Interview: Duke Deuce On Reigniting The Memphis Hip-Hop Sound And How It’s Fueled His Career

He also details how big Three 6 Mafia was to his development as an artist.

Memphis is having another hip-hop resurgence, but it’s the city’s past influence on culture that is once again finding its way into the mainstream.

While GloRilla has captured much of the national attention from Grind City, and rightfully so with her precocious rhymes and boisterous nature, those in it who are big fans of the more horrorcore lane have named Duke Deuce as one of their biggest saviors.

The Whitehaven native, otherwise known as The Deucifer for his dark, often occult-inspired rhymes and hard-knocking melodies that harken back to a time when Three 6 Mafia and others helped Memphis become one of Hip Hop’s most successful hubs, was originally put on the map for his anthems like “Whole Lotta” and “Crunk Ain’t Dead” – the former of which helped him ink a record deal.

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During a recent interview with, Duke Deuce recalled signing to The Migos’ Yung Rich Nation The Label imprint (via Quality Control Music) after Offset heard his then-seminal hit.

“Migos was real big in my come up. I remember when my song ‘Whole Lotta” was going crazy, that’s around the time that Offset reached out to me,” he remembers. “They was in the club and s**t doing the dance to the song that I used to do to the song. Supporting me and s**t like that. You know, and I appreciate that.”

And on his latest project drop, Memphis Massacre 3, it’s those elements of his hometown’s past that creep into the October 28-released mixtape. The eerie, haunting refrains that sprinkle into the tracklist, which coincidentally features exclusively Memphis-based artists, are coupled with aggressive and dark lyrics from Deuce and his cohorts like GlocKiana and Big Moochie Grape.

Perhaps the best example of this is his track “WHAT YOU REP”, which features DJ Paul and could be considered an homage to “Live By Yo Rep” and other songs from Three 6’s debut LP Mystic Stylez from 1995. Deuce says that not only was its inspiration, but the lo-fi, haunting underground tapes from Triple Six, Gangsta Pat, and other pioneers from decades ago, are sonically what he tries to emulate.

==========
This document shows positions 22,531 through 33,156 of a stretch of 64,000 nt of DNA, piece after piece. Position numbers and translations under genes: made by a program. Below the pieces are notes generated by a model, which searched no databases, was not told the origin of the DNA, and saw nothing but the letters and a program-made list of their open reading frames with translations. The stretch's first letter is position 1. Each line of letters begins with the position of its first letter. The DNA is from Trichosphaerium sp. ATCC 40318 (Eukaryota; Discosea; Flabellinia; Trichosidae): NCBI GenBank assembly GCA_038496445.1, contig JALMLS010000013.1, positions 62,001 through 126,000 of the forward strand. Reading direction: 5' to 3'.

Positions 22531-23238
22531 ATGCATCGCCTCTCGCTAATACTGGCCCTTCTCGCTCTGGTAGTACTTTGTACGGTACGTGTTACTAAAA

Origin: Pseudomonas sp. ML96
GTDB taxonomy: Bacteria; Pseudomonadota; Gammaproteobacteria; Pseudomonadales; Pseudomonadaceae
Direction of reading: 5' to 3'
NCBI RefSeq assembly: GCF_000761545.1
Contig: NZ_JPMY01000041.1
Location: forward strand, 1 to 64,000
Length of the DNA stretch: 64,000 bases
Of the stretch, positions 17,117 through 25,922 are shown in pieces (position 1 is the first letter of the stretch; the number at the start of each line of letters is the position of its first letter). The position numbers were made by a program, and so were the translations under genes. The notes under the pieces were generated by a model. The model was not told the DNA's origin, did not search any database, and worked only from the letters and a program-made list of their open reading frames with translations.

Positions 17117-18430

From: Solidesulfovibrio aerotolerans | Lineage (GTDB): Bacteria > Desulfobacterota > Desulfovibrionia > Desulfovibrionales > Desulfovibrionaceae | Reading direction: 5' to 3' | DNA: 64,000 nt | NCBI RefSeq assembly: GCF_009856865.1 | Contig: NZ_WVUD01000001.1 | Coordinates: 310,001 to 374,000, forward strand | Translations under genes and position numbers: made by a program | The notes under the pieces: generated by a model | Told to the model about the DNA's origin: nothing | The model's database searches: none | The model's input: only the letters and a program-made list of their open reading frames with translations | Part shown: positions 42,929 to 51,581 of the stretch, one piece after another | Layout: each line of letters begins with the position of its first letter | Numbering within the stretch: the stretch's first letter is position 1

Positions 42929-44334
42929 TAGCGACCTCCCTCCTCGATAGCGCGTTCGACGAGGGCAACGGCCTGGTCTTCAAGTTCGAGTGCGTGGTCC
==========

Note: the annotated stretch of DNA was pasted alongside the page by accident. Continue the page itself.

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“That's how an album would have sounded back in the day, a mixtape out of Memphis back in the ‘90s. You would’ve got straight Memphis artists on the songs and stuff like that. It just made the s**t so much more authentic and feel so real and original to keep it Memphis all the way through,” Duke notes about his latest project drop. “Honestly, the run Memphis has going is crazy right now in the game. So I feel like this just kind of put everybody in a position where it's like, okay, it's time to go hard.”

Deuce’s Quality Control Music signing also connected him to members of Migos over the past few years, including Takeoff, who was tragically killed during the early morning hours of November 1 during a party at a bowling alley in Houston. When asked about his interactions with the rapper, who eventually became part of the duo Unc and Phew with his uncle Quavo, the Memphis rapper recalled how he received personal love from him.

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“Every time I was around Takeoff it was good vibes. He was a positive guy. He the type of guy that wasn't afraid to tell you he loves you,” he explains. “That made me feel a way when he told me that he loved me. I felt I was still kind of new around [everyone] but I wasn't at the same time. But you know, a lot of m********s don't show that type of love all the time so I appreciated that.”

As for where a lot of his initial musical inspiration came from, it was actually his father Duke Nitty who would take a young Deuce to the studio at an early age. From there, their bond remained strong, even so much that Nitty produced the songs “Open Up” and “I’m Alive Again” from the younger Duke’s sophomore album CRUNKSTAR in June of this year.

“I just feel like I picked up on everything. I'm a music genius already. I feel like this s**t was already a part of me but just seeing his work ethic was a major lesson,” Deuce says of being in the studio with his father during his adolescence. “I think I was like what five maybe six? He used to let me make beats and s**t like that. I just kind of picked up on everything.”

If Memphis Massacre 3 is any indication, Duke Deuce is set to go on a run – something he says is already in the works. Fans can expect more music and touring from the Memphis rapper very soon.

“I ain’t waiting around. I'm finna constantly drop back to back to back to back – whether it's singles or whatever,” he says. “Just know Duke Deuce ain’t letting up. It's gonna be more comin’. You know what I'm saying I'm gonna keep this shit up [laughs].”

You can steam Memphis Massacre 3 here.

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